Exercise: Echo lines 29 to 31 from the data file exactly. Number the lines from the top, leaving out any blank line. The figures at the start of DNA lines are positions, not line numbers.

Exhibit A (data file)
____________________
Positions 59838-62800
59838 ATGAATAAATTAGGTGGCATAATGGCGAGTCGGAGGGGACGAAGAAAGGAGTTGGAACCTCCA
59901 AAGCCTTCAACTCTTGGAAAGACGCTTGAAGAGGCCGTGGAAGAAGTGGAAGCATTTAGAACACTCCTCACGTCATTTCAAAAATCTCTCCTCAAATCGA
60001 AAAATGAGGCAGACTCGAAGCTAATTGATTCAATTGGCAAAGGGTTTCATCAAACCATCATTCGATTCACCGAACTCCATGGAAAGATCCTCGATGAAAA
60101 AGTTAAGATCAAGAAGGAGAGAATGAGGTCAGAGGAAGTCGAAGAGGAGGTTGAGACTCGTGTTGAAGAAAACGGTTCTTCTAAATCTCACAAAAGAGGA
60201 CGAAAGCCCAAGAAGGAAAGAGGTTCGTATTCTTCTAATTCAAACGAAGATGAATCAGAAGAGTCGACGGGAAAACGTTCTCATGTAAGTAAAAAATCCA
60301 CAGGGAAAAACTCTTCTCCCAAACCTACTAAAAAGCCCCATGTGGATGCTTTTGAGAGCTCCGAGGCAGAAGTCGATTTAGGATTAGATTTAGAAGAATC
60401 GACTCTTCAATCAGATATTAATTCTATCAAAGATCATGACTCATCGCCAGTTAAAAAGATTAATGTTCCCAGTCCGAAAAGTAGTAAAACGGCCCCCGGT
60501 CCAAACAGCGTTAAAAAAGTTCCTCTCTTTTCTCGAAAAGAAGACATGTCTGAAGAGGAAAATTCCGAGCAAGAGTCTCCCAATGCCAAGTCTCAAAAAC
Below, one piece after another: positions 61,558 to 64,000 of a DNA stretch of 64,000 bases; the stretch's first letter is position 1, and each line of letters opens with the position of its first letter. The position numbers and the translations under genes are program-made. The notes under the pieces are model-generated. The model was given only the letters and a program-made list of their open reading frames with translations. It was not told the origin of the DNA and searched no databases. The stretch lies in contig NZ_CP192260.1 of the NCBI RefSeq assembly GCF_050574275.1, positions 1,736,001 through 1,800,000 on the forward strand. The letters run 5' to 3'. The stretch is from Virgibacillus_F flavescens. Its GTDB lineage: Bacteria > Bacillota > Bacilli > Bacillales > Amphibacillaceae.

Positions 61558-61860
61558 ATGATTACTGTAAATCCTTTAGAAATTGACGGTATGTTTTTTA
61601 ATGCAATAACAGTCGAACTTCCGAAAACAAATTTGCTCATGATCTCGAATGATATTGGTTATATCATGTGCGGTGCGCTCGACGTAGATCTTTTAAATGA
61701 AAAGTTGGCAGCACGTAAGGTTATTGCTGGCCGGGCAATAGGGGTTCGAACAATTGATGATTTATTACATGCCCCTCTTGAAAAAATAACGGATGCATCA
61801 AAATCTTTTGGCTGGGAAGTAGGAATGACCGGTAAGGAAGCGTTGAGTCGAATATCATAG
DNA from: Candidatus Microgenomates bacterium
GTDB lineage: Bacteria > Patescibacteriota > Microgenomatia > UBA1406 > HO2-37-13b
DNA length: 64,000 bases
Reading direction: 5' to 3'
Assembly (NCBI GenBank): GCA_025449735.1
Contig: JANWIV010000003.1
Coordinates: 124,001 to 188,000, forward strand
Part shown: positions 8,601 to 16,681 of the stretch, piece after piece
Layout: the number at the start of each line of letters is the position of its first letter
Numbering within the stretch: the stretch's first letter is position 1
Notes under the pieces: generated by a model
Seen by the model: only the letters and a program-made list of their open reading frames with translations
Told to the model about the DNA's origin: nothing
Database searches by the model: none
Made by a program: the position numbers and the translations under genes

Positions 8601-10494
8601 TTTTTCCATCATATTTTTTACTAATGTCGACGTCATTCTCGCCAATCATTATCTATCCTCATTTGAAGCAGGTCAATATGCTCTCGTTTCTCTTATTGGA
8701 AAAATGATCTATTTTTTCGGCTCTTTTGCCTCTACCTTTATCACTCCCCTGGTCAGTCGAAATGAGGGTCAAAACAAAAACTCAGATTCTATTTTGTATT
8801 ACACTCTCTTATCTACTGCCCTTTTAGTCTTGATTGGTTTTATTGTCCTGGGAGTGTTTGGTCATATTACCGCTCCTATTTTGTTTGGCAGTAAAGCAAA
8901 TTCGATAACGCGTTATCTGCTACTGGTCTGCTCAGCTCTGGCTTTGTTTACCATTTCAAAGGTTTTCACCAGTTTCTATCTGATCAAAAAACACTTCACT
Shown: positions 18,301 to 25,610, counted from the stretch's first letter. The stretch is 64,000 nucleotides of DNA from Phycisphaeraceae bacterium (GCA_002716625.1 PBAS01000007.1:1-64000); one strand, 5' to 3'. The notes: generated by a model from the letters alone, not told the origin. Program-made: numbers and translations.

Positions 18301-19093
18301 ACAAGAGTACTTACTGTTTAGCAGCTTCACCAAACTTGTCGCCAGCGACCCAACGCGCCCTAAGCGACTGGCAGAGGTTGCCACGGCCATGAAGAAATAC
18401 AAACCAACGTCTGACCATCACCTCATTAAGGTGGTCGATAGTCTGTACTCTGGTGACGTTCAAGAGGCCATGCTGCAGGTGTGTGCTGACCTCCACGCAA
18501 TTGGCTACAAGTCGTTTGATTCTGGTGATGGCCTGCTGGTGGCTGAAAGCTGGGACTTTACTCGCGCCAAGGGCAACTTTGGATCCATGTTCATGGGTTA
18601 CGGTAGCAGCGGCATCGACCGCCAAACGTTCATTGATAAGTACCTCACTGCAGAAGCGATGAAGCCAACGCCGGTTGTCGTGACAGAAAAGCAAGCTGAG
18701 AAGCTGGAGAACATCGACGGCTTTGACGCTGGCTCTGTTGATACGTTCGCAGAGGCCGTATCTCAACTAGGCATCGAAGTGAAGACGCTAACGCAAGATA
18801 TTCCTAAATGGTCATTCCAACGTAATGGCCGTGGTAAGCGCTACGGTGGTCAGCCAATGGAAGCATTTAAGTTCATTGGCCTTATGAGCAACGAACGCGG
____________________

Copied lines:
Database searches by the model: none
Made by a program: the position numbers and the translations under genes

Positions 8601-10494